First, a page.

Twelve-month neurodevelopmental outcome in preterm infants with and without intrauterine growth restriction

ACTA PAEDIATRICA, Issue 10 2010
Nelly Padilla
Abstract Aim:, To evaluate the neurodevelopmental outcome at 12 months' corrected age in preterm infants with and without severe intrauterine growth restriction. Methods:, This prospective follow-up study included 37 infants with severe intrauterine growth restriction and 36 appropriate-for-gestational-age infants born between 26 and 34 weeks. Neonatal and infant data were prospectively recorded. Infants were assessed at 12 2 months' corrected age with the Hammersmith Infant Neurological Examination and the Bayley Scale for Infant Development version-II. Results:, Both groups were similar in demographic characteristics and perinatal status. No significant differences in neurodevelopmental performance were found. The mental development index was 98.8 (SD 9.0) vs 98.4 (SD 13.1) (p = 0.9) and the psychomotor development index was 91.7 (SD 9.9) vs 95.5 (SD 13.4) (p = 0.2) for the study and reference groups respectively. Neurological assessment showed no significant differences between the two groups. Conclusion:, Although the study group showed a non-significant trend towards a lower score in the psychomotor development index than the reference group, significant differences at 12 months could not be demonstrated. IUGR infants continued to have significantly lower weight, length and head circumference at 1 year. [source]


Neurological assessment in the first two years of life.

ACTA PAEDIATRICA, Issue 6 2009
Clinics in Developmental Medicine No. 17
No abstract is available for this article. [source]


Factors associated with microcephaly at school age in a very-low-birthweight population

DEVELOPMENTAL MEDICINE & CHILD NEUROLOGY, Issue 12 2003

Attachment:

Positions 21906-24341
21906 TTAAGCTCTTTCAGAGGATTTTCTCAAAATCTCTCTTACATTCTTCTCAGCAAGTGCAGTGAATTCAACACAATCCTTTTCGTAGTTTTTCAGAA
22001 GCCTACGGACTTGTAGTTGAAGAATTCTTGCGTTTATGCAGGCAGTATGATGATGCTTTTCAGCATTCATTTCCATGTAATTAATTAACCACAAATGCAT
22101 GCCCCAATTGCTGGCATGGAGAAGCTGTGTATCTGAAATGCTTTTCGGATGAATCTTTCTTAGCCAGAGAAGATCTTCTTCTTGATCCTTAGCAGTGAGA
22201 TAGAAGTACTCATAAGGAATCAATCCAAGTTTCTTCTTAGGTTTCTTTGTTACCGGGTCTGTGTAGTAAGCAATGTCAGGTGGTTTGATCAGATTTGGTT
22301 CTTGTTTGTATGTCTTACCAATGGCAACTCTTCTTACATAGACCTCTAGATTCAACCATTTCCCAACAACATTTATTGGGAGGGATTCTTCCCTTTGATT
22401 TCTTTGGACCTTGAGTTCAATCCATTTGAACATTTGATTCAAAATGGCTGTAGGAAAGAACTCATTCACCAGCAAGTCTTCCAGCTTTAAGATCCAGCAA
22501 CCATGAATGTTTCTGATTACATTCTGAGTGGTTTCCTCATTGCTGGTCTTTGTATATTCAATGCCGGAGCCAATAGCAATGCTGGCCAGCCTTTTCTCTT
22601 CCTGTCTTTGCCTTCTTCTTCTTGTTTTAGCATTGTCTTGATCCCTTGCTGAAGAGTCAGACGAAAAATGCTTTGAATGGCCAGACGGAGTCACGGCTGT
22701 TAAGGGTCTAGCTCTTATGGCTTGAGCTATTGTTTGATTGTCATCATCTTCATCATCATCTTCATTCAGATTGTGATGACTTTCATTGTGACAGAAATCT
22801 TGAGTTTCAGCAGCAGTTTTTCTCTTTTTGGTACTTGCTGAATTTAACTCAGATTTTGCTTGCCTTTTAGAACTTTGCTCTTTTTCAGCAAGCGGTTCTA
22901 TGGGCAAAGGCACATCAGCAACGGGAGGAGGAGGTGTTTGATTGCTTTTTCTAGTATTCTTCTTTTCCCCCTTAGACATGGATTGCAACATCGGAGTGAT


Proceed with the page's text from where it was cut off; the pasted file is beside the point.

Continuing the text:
Claudia A Chiriboga MD MPH
The neonatal predictors of microcephaly, defined as a head circumference <5th centile in children born preterm, has not been systematically assessed. Children were drawn from the Developmental Epidemiology Network (DEN) cohort of very low-birth weight children (VLBW: 500,1500g) born from 1991 to 1993 at three sites in the USA. Neurological assessments were carried out among 198 singleton children (mean age 6 years 8 months, SD 0.5 years). Ninety-six children (48.5%) were male. Microcephaly was observed in 30 children (15%) and, using multivariate analysis, it was found to be associated with gestational age <26 weeks and bronchopulmonary dysplasia (BPD). Sonography-defined white-matter damage (WMD, i.e. echolucency or echodensities) was not associated with increased odds of microcephaly, while occurrence of intraventricular hemorrhage (IVH) was in univariate but not multivariate analysis. In analyses that excluded children with IVH/WMD, odds of microcephaly increased in dose-related fashion according to number of days on ventilator: >5 days, OR=4.5; 95%CI=1.4 to 15; >10 days, OR=5.7; 95%CI=1.7 to 19; >15 days OR=8.3; 95% CI=2.3 to 29.2. Among children without BPD, microcephaly was not associated with differences in IQ, while IQ scores among children with BPD or any ventilation were disproportionately lower among those with microcephaly. In multivariate analyses predicting IQ at age 7 years, microcephaly was found to modify the association between neonatal lung disease and IQ. [source]


Early motor development of premature infants with birthweight less than 2000 grams

ACTA PAEDIATRICA, Issue 12 2000
SJ Pedersen